Make sure the last frost date is past before you plant your tomatoes! Since there are many micro-climates in San Luis Obispo County, it is impossible to tell you what that date will be in 2017. The 2016 (average) last frost date was April 7th in Paso Robles and February 15th in San Luis Obispo. But every year is different, so be prepared! Check the 10-day weather projections. Cold evenings or a series of rainy days are not good for newly-planted tomatoes.
Choose a planting spot that receives at least 6-8 hours of sun each day. If you don’t have the most ideal spot, plant the tomatoes on the southwest-facing side of a building, where they can receive reflected heat from the wall and protection from the wind. Don’t plant where it is very windy, or in a low-lying area where the cold settles.
When preparing your tomato area, dig with a spade or rototill, loosening the soil 8″-12″ deep. Work plenty of good quality compost into the top 6″ of the bed, and add a cupful of compost to each planting hole or trench. Adding compost is the single most important step you can take in preparing your soil for planting tomatoes! Though compost is not high in nutrients, it greatly improves your soil with the organic matter it supplies.
Make sure you have balanced nutrients in addition to the compost. Tomatoes are heavy feeders and need nitrogen, phosphorus and potassium. It is also critical to have enough calcium in the soil to prevent blossom end rot. Agricultural grade gypsum is a good, inexpensive source of calcium. There are many organic and conventional fertilizers available that have the correct ratio of nutrients premixed, and will provide tomatoes with what they need for optimum growth. Follow the directions, mix the fertilizer thoroughly and don’t use more than recommended. Take care to place below the root zone so the plants can grow down into it and not be burned after they are transplanted.
Space your holes or trenches 24″-36″ apart, depending on the type of tomato plant. INDETERMINATES (tomatoes that grow all season, until frost) need more space than DETERMINATES (which grow and set fruit at one time and then stop growing).
Tomatoes like warm soil. You can help prevent transplant shock by covering the tomato bed a couple of weeks before you transplant with black plastic, which will absorb heat from the sun and warm the soil beneath. You can leave it on the bed after you transplant to help control weeds, or remove it.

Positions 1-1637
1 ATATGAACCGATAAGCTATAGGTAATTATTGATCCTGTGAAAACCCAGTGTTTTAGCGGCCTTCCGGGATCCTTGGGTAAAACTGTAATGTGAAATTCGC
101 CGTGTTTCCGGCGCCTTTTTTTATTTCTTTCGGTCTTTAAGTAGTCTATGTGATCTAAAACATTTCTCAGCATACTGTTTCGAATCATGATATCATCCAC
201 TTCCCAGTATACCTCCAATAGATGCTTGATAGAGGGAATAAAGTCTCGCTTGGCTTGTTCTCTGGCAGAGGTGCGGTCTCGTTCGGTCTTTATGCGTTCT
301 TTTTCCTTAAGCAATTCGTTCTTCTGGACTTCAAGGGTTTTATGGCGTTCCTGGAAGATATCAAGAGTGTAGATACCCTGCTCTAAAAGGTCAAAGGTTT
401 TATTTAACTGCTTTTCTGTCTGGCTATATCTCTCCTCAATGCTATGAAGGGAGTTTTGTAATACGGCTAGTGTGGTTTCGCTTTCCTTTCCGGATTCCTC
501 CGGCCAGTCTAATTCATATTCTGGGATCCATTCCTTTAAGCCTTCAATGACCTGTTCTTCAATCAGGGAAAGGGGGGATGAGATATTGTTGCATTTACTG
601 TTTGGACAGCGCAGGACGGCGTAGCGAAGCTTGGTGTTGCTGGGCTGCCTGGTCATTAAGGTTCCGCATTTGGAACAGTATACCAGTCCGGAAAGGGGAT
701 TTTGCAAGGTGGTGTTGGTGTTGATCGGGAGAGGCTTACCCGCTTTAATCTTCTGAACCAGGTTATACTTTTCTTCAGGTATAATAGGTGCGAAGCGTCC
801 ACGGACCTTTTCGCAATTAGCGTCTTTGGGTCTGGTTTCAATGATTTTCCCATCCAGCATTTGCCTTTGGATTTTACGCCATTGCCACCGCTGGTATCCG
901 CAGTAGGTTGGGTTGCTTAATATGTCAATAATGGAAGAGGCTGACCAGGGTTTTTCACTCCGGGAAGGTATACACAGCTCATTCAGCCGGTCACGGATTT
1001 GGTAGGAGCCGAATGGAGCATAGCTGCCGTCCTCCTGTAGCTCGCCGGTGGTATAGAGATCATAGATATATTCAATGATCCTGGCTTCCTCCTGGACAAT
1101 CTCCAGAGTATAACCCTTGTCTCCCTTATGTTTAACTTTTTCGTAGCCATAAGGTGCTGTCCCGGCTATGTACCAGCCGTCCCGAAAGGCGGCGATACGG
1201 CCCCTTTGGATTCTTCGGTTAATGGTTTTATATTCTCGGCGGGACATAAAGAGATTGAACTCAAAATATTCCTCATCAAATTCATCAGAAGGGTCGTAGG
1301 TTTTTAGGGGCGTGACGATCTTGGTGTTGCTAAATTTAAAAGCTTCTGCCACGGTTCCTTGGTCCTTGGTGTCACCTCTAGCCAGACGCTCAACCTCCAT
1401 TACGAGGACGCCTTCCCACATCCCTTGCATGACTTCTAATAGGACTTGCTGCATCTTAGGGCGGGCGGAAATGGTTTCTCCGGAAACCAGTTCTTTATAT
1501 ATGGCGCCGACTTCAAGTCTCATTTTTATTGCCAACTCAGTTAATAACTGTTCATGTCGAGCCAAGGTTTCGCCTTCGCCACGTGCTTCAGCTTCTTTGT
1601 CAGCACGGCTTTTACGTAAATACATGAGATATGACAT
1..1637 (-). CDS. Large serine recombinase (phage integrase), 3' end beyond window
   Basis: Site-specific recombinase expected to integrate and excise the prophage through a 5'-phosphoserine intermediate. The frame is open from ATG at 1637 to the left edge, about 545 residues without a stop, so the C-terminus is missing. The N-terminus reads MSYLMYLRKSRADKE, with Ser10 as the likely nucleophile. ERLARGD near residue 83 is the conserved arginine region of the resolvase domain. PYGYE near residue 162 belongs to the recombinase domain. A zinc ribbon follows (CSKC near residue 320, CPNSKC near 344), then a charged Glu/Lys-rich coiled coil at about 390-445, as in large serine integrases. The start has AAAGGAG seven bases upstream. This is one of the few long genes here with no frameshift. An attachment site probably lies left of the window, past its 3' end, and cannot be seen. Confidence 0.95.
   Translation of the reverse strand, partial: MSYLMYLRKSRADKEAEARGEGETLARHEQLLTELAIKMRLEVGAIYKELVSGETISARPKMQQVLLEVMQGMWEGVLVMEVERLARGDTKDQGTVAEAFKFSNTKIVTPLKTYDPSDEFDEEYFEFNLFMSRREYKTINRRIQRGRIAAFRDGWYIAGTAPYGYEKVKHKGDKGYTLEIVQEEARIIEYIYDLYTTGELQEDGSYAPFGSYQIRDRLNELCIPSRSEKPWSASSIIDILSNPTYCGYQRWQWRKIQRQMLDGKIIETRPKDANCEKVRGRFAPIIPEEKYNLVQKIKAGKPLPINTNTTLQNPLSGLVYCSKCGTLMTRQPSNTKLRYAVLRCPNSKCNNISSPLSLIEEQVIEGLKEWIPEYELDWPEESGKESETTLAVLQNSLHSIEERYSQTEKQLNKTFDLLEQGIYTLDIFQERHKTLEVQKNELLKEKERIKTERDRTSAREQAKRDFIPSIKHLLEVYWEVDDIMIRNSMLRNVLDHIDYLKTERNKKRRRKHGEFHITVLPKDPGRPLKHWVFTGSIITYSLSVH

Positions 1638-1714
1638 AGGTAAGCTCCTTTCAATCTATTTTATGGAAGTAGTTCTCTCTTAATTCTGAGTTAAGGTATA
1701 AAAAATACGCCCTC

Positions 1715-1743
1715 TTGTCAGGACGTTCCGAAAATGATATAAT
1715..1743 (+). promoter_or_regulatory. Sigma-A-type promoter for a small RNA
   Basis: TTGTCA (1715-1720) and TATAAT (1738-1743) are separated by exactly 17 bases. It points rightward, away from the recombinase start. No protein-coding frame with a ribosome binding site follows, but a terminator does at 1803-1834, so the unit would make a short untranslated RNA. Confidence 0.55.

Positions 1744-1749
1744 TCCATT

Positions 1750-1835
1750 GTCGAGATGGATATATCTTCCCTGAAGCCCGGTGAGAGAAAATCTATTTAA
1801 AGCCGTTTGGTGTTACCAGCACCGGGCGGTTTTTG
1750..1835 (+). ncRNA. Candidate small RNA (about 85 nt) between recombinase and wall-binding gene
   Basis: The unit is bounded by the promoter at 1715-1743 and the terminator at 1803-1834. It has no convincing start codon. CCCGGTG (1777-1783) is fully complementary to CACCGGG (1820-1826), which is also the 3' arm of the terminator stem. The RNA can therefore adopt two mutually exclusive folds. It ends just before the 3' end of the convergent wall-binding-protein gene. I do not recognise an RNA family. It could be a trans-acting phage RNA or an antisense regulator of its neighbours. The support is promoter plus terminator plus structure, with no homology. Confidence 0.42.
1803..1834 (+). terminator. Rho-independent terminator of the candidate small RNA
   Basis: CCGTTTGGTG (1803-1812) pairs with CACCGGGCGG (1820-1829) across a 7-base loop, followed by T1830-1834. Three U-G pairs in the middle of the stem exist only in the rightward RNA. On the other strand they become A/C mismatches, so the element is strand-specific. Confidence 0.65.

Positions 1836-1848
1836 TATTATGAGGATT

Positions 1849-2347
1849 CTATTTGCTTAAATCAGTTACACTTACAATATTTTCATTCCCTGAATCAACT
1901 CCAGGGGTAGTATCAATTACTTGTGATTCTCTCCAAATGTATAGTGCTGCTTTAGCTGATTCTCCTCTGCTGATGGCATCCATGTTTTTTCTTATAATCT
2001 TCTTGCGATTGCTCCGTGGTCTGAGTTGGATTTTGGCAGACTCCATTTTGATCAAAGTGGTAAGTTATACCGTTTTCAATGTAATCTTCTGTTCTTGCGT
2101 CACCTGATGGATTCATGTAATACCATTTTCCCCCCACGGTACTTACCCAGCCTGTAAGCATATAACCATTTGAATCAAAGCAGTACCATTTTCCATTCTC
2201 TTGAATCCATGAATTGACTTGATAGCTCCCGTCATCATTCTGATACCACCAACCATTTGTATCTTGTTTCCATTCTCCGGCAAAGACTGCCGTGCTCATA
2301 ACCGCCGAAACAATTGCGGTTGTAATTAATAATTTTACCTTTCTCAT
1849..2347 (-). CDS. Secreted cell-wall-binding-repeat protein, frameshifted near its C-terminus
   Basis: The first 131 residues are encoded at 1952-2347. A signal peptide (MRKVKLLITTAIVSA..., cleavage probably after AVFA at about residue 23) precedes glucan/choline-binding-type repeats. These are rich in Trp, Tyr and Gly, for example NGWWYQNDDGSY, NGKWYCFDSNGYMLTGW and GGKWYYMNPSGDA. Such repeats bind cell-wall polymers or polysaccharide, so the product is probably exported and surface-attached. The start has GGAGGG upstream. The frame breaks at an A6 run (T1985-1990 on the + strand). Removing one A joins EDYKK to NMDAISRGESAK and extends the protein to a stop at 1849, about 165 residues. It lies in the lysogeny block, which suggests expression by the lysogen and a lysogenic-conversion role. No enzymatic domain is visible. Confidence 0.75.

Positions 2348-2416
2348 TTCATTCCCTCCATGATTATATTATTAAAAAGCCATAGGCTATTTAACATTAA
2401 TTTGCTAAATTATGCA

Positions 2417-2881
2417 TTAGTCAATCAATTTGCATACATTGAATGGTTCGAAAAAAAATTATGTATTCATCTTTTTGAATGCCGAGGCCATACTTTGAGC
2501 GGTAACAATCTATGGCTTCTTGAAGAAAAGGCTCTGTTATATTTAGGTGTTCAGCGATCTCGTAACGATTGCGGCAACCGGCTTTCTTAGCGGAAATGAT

An overcast or cloudy day is perfect for transplanting. If it is sunny and warm, planting in the late afternoon is best. It is beneficial to the plants to shade them for a few days with a light shade after transplanting.
Before transplant, trim off the bottom set of leaves; more if your plant is tall and leggy. Let the wounds from trimming dry before you put the plant in the ground.
Carefully remove seedlings from their pots so you don’t break the roots. (Water them lightly an hour before removing from the containers). If a plant is root-bound, gently work to loosen the ball and spread the roots out.
If you have dug holes, plant the tomato plant almost up to the remaining bottom leaves – it will grow roots along the stem and become a stronger plant. Don’t leave a long stem sticking out of the ground.
Planting horizontally in trenches helps the plant grow and produce faster, because the soil is warmer near the surface and tomatoes love the warmth! Dig a shallow trench and place the lower part of the stem horizontally in the trench. The top of the plant with leaves remains above ground (don’t force it upward; it will grow vertically towards the light).
Right after planting, water each plant well, watering slowly around the base of the plant. Water every day for the first week to 10 days. Give each plant a quart of water daily (in the morning), more if the weather is very warm. After the first two weeks, water an amount approximately equal to 1 to 3 inches of rain over 10 days, or even 2 weeks. The extra stress on the plant pushes it to produce fruit. When tomatoes emerge and are about the size of a quarter, water them 1 to 3 inches a week. It’s important to keep your watering pattern consistent once fruit is set. Keep watering patterns consistent to prevent cracking, blossom end rot and poor production. This will help to produce healthy tomatoes.
As the plant matures, water deeply to encourage the plant to grow more roots and seek water. A fully grown plant requires water consistently 2-3 times a week during the main growing season; about 1 inch of water a week; more if it is extremely hot. Watering tomatoes slowly and deeply prevents tomato problems. One of the best ways to water slowly and deeply is to use drip hoses or tape on a water timer. Do not water overhead or at night – it increases susceptibility to tomato fungus. Don’t Mulch tomato plants until they are well established, about 3-4 weeks.
If it is cold, consider using “Walls O’ Water” around the plants to help them stay warm. Tomato cages can also be wrapped inexpensively with clear plastic or bubble wrap. If you wrap the plants, cover the tops only at night and remove in the morning. Tomatoes can quickly develop diseases in a closed, humid environment.
Install tomato cages or stakes soon after transplanting to prevent damage to the root system.
Pest control: Cutworms can be a problem and can be excluded by placing a cardboard collar or sticks around the tomato stems at the soil line to keep the pests away from the plants. Check for aphids on the undersides of the leaves and treat accordingly. Tomato horn worms are hard to see until they have devoured a large portion of your plant(s)! You can pick them off, which is the easiest control.